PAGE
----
The receiver can accommodate either 8-bit or 9-bit data. The state of the M bit in SCI control register 1
(SCC1) determines character length. When receiving 9-bit data, bit R8 in SCI control register 2 (SCC2)
is the ninth bit (bit 8). When receiving 8-bit data, bit R8 is a copy of the eighth bit (bit 7).
12.4.3.2 Character Reception
During an SCI reception, the receive shift register shifts characters in from the PTE6/RxD pin. The SCI
data register (SCDR) is the read-only buffer between the internal data bus and the receive shift register.
After a complete character shifts into the receive shift register, the data portion of the character transfers
to the SCDR. The SCI receiver full bit, SCRF, in SCI status register 1 (SCS1) becomes set, indicating that
the received byte can be read. If the SCI receive interrupt enable bit, SCRIE, in SCC2 is also set, the
SCRF bit generates a receiver CPU interrupt request or a receiver DMA service request.
The SCRF bit generates a receiver DMA service request if the DMA receive enable bit, DMARE, in SCI
control register 3 (SCC3) is set. Setting the DMARE bit enables the SCRF bit to generate receiver DMA
service requests and disables receiver CPU interrupt requests.
MC68HC08LN56 • MC68HC708LN56 General Release Specification, Rev. 2.1
142
Freescale Semiconductor
Functional Description
INTERNAL BUS
SCR1
SCR0
BAUD
DIVIDER
BUS CLOCK
DATA
RECOVERY
PTE6/RxD
BKF
ALL ZEROS
ERROR CPU INTERRUPT REQUEST
DMA SERVICE REQUEST
CPU INTERRUPT REQUEST
RPF
M
WAKE
ILTY
PEN
PTY
STOP
÷ 16
H
ALL ONES
PRESCALER
÷4
SCI DATA REGISTER
11-BIT
RECEIVE SHIFT REGISTER
8
7
6
5
4
3
2
1
SCRF
WAKE-UP
LOGIC
PARITY
CHECKING
IDLE
ILIE
DMARE
SCRF
SCRIE
DMARE
SCRF
SCRIE
DMARE
OR
ORIE
NF
NEIE
FE
FEIE
PE
PEIE
START
SCR2
SCP0
0
L
MSB
SCP1
RWU
IDLE
R8
ILIE
SCRIE
DMARE
OR
ORIE
NF
NEIE
FE
FEIE
PE
PEIE
Figure 12-6. SCI Receiver Block Diagram
MC68HC08LN56 • MC68HC708LN56 General Release Specification, Rev. 2.1
Freescale Semiconductor
143
Serial Communications Interface Module (SCI)
Register Name
Bit 7
6
5
4
3
2
1
Bit 0
LOOPS
ENSCI
TXINV
M
WAKE
ILTY
PEN
PTY
0
0
0
0
0
0
0
0
SCI Control Register 2
Write:
(SCC2)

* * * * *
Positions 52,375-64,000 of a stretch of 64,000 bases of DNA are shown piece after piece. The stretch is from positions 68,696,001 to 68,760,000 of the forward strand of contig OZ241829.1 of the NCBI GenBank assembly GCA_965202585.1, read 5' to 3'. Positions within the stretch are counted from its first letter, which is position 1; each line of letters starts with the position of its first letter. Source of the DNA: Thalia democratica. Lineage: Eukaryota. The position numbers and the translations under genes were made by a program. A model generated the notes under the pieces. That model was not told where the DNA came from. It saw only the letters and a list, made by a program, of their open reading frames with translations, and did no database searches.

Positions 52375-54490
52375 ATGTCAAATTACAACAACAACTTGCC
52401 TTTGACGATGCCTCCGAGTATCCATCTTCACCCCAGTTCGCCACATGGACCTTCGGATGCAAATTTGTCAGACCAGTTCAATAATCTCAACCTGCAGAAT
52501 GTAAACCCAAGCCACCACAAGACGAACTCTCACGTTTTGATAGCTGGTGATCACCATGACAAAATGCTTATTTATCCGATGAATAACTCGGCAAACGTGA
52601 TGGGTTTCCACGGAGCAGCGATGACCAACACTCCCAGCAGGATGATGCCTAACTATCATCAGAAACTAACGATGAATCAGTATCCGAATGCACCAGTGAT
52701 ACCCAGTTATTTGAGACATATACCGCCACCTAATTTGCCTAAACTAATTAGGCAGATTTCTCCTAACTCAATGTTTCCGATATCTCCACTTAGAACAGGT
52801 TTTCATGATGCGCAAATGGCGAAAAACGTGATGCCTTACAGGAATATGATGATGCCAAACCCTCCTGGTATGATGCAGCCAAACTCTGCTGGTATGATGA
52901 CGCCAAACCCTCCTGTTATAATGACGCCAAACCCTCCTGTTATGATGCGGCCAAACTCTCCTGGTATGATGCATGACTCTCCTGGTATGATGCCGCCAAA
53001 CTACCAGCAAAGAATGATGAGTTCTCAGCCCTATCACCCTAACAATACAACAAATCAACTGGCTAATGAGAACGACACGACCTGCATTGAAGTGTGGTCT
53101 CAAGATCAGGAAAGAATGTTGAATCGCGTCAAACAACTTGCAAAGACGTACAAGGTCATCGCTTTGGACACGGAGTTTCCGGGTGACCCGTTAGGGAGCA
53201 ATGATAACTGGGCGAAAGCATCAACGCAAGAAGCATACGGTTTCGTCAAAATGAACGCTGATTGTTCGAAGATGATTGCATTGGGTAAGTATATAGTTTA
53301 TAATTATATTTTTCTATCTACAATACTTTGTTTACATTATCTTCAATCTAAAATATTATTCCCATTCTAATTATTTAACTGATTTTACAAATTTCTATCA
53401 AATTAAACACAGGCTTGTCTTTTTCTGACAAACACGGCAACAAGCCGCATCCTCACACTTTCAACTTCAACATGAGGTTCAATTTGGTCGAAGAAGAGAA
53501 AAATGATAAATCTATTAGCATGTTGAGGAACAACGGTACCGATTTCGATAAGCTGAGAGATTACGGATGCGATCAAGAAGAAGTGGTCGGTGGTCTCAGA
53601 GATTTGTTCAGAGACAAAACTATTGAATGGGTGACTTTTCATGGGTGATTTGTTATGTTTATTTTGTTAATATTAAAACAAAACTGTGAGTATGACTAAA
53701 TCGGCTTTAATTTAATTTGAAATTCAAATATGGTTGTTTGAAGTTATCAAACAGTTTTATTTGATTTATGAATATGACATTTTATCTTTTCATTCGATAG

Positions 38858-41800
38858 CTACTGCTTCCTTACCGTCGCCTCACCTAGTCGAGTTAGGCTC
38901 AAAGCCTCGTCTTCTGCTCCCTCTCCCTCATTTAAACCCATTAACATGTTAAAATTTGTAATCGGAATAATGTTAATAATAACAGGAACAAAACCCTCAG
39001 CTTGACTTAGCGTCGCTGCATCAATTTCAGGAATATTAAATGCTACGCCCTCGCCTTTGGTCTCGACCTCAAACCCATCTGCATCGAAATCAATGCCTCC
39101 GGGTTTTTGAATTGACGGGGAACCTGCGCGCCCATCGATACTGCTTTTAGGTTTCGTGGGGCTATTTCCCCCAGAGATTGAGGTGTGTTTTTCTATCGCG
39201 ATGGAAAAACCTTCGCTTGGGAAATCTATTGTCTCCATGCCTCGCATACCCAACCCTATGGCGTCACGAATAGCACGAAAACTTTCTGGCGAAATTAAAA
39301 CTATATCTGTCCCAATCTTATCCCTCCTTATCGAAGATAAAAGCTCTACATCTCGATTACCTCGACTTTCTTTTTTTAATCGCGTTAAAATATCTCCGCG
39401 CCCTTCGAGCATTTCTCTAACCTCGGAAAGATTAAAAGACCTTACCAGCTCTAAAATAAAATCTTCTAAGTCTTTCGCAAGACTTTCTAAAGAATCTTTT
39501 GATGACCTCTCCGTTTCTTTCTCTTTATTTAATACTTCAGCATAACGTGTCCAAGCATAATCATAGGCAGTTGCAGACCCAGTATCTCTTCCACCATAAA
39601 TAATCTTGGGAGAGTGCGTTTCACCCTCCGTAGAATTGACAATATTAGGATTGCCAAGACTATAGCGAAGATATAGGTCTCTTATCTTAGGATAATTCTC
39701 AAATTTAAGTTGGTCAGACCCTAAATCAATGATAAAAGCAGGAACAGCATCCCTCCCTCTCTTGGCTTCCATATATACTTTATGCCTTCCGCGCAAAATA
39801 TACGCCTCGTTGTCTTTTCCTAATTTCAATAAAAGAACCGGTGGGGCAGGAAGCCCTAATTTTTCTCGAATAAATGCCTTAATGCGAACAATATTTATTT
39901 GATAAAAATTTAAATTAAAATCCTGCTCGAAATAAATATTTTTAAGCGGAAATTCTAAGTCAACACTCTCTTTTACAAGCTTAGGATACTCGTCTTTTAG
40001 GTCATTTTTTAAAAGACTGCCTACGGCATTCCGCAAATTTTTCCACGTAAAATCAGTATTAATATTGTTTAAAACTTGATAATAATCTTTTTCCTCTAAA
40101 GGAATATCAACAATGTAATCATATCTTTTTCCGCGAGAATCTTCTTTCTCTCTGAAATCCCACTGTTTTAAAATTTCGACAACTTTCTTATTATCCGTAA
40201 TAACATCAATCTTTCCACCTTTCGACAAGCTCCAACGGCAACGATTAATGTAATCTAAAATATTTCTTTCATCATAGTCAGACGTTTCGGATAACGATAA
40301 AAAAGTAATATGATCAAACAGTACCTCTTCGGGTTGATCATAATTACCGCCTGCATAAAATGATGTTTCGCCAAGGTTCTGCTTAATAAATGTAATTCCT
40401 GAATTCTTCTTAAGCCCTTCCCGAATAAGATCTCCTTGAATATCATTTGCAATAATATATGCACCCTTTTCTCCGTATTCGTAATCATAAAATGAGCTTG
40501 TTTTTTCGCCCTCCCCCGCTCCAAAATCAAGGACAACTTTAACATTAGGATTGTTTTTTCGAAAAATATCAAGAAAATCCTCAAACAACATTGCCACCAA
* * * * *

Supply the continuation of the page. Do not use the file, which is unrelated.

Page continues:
Reset:
SCTIE
TCIE
SCRIE
ILIE
TE
RE
RWU
SBK
0
0
0
0
0
0
0
0
Read:
SCI Control Register 3
Write:
(SCC3)
Reset:
R8
T8
DMARE
DMATE
ORIE
NEIE
FEIE
PEIE
U
U
0
0
0
0
0
0
Read:
SCI Status Register 1
Write:
(SCS1)
Reset:
SCTE
TC
SCRF
IDLE
OR
NF
FE
PE
1
1
0
0
0
0
0
0
BKF
RPF
Read:
SCI Control Register 1
Write:
(SCC1)
Reset:
Read:
Read:
SCI Status Register 2
Write:
(SCS2)
Reset:
Read:
SCI Data Register
Write:
(SCDR)
Reset:
Read:
SCI Baud Rate Register
Write:
(SCBR)
Reset:
0
0
0
0
0
0
0
0
R7
R6
R5
R4
R3
R2
R1
R0
T7
T6
T5
T4
T3
T2
T1
T0
Unaffected by reset
0
SCP1
SCP0
R
SCR2
SCR1
SCR0
0
0
0
0
0
0
0
= Unimplemented
U = Unaffected
R = Reserved
Figure 12-7. SCI I/O Register Summary
Table 12-4. SCI Receiver I/O Address Summary
Register:
SCC1
SCC2
SCC3
SCS1
SCS2
SCDR
SCBR
Address:
$0013
$0014
$0015
$0016
$0017
$0018
$0019
12.4.3.3 Data Sampling
The receiver samples the PTE6/RxD pin at the RT clock rate. The RT clock is an internal signal with a
frequency 16 times the baud rate. To adjust for baud rate mismatch, the RT clock is resynchronized at
the following times (see Figure 12-8):
• After every start bit
• After the receiver detects a data bit change from logic one to logic zero (after the majority of data
bit samples at RT8, RT9, and RT10 returns a valid logic one and the majority of the next RT8, RT9,
and RT10 samples returns a valid logic zero)
To locate the start bit, data recovery logic does an asynchronous search for a logic zero preceded by three